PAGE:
The truth: Spaghetti squash is not spaghetti. It doesn’t taste like spaghetti (because it’s a vegetable); the texture isn’t like spaghetti (it’s crunchy). So if you’re looking for the ultimate healthy, gluten-free, low-calorie, eat-a-lot-and-still-be-skinny pasta substitute, this is not it.
PS. It doesn’t exist, and if it did, we’d all look like Giselle.
But here’s the good news: spaghetti squash is great. It’s easy to cook, mild in flavor and versatile. And last week, I cooked it in three divine ways.
Let’s start with how to cook it. Cut it longways, take out the seeds, drizzle it with some olive oil and salt, and throw it in a 400 degree oven for about 40 minutes. That’s it! Then use a fork like this to create spaghetti squash’s characteristic ribbons.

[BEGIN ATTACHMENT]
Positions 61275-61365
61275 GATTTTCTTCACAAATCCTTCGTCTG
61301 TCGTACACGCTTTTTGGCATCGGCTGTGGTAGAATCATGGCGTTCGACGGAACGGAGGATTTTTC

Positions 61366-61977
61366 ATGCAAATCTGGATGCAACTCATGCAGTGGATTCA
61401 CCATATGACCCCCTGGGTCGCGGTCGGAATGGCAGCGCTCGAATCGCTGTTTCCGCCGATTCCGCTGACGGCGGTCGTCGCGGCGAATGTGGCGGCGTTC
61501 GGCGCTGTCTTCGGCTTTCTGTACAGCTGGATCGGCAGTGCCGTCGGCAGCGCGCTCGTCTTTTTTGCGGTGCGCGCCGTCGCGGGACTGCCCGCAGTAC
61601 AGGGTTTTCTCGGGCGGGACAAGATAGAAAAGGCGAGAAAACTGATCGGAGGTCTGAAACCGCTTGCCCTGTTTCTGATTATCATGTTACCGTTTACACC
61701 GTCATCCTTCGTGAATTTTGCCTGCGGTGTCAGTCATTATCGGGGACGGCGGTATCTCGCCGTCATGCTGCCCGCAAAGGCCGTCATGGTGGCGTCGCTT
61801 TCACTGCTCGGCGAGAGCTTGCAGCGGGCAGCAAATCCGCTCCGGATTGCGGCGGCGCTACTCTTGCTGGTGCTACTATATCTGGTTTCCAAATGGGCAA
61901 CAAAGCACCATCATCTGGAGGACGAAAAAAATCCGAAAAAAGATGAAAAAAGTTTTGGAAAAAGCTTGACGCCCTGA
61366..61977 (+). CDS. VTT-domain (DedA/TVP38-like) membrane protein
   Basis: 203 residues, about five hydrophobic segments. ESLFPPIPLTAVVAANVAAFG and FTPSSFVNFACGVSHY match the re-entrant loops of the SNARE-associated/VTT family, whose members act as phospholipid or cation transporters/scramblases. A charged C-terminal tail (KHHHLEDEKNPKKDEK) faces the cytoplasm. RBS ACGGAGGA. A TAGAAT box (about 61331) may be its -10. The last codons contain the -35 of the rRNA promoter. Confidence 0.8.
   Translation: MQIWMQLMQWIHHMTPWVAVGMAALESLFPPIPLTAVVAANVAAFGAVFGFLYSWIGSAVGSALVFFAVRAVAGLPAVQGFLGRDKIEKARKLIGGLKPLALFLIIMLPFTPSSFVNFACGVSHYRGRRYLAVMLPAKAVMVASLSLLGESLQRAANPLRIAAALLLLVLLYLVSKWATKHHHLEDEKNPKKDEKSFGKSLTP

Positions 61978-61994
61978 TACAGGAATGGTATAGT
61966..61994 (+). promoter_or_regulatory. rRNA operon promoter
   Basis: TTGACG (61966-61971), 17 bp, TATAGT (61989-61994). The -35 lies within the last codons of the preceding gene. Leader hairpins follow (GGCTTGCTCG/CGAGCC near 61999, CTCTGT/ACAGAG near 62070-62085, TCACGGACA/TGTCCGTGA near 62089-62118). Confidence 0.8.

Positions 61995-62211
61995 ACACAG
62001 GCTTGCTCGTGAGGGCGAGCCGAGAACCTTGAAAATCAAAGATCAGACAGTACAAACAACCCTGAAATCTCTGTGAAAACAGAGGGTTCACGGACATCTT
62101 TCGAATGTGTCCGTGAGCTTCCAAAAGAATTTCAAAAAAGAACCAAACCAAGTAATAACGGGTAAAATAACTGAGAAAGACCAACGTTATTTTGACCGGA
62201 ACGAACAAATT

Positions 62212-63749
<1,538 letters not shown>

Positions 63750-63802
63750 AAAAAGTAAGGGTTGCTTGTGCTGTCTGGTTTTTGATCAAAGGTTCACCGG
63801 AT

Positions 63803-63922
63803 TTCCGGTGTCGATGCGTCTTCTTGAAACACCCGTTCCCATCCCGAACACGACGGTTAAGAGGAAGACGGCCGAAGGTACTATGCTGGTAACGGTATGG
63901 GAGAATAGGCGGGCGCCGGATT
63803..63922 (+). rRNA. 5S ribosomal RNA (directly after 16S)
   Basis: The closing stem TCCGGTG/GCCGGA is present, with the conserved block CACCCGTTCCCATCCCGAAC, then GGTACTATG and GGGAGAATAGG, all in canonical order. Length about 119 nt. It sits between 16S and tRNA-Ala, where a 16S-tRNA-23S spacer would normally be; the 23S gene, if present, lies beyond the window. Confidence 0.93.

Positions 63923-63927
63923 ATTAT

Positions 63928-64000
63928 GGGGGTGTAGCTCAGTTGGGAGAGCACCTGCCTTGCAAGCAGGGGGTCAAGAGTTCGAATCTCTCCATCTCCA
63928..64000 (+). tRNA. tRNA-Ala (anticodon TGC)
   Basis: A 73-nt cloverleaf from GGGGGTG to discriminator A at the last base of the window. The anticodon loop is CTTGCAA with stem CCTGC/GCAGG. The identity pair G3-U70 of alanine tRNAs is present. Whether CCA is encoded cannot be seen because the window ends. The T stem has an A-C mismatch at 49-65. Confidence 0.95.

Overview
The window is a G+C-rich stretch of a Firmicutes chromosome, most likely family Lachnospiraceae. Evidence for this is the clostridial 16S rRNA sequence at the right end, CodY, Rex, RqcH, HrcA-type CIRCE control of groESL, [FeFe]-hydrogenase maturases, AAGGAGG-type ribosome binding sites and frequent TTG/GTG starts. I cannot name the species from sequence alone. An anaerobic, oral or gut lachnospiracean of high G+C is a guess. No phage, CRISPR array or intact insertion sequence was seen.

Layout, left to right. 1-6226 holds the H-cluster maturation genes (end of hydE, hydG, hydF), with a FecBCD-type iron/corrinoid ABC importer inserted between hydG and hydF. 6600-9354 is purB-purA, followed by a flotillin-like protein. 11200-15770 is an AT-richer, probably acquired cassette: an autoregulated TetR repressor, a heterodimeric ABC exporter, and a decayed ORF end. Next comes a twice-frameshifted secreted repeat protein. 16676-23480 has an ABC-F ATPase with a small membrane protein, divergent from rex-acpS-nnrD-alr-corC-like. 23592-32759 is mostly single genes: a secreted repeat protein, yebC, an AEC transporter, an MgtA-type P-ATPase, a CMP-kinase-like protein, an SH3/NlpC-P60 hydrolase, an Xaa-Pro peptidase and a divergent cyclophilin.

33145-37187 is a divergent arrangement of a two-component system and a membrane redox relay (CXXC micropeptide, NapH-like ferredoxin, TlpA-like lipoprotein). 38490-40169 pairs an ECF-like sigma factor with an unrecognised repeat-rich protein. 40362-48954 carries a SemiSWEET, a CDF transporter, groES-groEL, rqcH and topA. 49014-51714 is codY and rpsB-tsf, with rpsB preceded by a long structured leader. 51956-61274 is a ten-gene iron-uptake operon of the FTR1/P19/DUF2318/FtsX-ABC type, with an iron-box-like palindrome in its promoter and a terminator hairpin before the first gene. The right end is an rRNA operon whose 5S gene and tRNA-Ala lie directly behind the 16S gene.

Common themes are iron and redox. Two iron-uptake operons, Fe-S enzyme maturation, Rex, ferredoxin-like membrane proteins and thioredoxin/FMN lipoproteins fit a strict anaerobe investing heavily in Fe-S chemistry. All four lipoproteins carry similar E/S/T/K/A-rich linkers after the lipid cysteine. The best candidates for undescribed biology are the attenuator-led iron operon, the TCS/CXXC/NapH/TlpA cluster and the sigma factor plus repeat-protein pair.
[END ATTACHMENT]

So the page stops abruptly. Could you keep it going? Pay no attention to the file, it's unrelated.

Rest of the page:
Once you have a bowl of these beautiful yellow shreds, you can do just about anything.
Now I said spaghetti squash isn’t spaghetti, but you can certainly pair it with Italian flavors. Saute it with some olive oil, crushed tomatoes and basil and top it with a lot of Parmesan cheese.
Or go Asian by sauteing it with some soy sauce, a little sesame oil and rice vinegar. I also mixed in some Sriracha and topped it with sesame seeds.
Then I went a little crazy and decided to try PICKLING the spaghetti squash. Since the texture is similar to cabbage, so I figured it’d be a cool sauerkraut. To make the pickling liquid, I combined two cups of apple cider vinegar with a cup of water and a tablespoon of pickling spices. Boil for 20 minutes, and once it’s all cool, add in the squash and refrigerate. Now I left the squash in the pickling liquid for several days, so it ended up being VERY potent. I’d suggest leaving it for a few hours, then pouring out the liquid. Then definitely put it in a turkey sandwich with some cheese.
While spaghetti squash may not be the holy grail of pasta replacement, it’s a great vegetable to keep in your fridge to soak up odd condiments, stir with leftovers and just eat right out the oven.